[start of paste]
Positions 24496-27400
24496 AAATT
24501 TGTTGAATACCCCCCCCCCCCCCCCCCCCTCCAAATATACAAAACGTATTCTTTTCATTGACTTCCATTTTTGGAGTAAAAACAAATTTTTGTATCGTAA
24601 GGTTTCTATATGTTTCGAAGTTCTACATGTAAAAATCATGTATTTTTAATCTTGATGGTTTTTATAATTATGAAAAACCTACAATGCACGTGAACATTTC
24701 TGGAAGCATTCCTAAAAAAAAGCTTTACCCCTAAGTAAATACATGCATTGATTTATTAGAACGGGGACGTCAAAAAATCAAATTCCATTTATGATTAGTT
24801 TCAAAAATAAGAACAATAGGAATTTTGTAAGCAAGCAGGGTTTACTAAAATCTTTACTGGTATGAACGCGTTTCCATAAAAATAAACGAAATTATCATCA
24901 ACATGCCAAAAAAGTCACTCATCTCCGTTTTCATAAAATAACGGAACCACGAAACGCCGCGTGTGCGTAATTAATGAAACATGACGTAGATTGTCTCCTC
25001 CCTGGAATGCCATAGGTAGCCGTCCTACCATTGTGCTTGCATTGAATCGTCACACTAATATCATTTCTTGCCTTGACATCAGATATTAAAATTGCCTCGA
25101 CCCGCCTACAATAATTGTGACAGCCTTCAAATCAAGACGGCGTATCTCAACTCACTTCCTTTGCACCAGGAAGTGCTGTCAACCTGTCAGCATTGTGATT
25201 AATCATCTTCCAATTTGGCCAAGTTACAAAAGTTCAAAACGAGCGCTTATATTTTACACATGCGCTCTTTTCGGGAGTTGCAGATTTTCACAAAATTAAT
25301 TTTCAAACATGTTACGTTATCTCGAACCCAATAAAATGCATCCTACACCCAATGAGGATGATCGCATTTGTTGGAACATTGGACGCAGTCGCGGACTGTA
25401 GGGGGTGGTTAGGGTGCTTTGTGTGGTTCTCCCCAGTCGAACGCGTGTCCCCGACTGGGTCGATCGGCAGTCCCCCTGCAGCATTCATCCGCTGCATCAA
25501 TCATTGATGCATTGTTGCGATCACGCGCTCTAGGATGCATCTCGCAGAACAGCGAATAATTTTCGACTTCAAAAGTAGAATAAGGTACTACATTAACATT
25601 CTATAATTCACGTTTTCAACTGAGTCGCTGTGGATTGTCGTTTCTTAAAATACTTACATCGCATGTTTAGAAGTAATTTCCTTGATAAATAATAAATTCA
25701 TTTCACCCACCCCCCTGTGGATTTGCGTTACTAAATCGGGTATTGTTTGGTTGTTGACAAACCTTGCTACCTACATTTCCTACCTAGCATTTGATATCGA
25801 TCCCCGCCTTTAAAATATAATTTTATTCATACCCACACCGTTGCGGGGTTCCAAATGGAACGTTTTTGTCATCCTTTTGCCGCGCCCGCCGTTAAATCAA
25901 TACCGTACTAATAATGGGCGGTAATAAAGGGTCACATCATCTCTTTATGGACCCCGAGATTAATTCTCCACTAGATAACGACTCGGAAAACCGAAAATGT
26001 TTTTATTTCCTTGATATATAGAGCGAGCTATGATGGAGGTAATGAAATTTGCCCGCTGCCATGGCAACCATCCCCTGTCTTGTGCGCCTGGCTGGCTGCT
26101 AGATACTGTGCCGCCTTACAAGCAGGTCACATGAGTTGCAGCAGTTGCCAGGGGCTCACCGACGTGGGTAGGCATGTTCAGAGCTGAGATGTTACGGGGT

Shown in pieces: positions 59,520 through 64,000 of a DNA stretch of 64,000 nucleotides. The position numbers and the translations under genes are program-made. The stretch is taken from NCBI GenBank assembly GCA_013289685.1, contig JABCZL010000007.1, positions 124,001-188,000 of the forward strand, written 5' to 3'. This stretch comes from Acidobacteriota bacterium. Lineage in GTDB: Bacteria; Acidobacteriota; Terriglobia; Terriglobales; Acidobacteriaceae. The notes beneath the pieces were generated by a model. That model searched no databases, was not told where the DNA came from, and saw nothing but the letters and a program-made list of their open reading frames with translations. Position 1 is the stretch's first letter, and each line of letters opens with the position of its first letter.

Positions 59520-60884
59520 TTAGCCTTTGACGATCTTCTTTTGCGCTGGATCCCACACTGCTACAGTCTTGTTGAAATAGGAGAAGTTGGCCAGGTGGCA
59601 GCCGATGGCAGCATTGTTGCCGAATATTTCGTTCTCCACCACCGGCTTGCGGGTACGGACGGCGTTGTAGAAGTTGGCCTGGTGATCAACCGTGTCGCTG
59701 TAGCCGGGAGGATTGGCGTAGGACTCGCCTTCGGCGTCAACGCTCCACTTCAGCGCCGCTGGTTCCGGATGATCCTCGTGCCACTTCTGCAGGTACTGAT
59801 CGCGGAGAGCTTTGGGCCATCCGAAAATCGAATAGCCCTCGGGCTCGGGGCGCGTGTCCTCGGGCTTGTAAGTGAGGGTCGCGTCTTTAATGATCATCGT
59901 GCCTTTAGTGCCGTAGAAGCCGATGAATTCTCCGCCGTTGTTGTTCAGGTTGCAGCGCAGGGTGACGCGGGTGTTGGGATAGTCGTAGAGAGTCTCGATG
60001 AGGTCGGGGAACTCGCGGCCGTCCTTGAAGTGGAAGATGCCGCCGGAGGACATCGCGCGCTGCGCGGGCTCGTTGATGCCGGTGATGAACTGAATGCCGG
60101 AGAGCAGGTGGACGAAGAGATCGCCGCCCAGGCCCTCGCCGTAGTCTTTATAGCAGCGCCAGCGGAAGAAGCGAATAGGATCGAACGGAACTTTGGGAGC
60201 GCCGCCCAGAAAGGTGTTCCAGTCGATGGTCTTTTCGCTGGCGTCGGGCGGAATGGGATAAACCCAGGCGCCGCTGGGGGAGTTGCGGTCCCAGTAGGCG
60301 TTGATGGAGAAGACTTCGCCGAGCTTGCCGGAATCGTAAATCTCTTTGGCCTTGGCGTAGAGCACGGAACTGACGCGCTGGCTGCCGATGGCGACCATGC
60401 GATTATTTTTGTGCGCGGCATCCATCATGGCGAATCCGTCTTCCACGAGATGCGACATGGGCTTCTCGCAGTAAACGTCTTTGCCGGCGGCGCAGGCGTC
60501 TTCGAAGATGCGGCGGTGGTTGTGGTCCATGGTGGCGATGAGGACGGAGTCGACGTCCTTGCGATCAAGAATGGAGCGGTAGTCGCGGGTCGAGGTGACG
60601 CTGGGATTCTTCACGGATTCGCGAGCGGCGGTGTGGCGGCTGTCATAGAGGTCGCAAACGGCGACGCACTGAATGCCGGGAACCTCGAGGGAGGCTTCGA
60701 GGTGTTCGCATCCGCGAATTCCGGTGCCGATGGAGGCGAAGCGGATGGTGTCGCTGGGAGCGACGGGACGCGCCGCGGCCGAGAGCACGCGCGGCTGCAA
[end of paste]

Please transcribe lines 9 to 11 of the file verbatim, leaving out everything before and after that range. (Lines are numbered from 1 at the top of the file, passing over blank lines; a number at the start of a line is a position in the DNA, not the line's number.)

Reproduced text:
25101 CCCGCCTACAATAATTGTGACAGCCTTCAAATCAAGACGGCGTATCTCAACTCACTTCCTTTGCACCAGGAAGTGCTGTCAACCTGTCAGCATTGTGATT
25201 AATCATCTTCCAATTTGGCCAAGTTACAAAAGTTCAAAACGAGCGCTTATATTTTACACATGCGCTCTTTTCGGGAGTTGCAGATTTTCACAAAATTAAT
25301 TTTCAAACATGTTACGTTATCTCGAACCCAATAAAATGCATCCTACACCCAATGAGGATGATCGCATTTGTTGGAACATTGGACGCAGTCGCGGACTGTA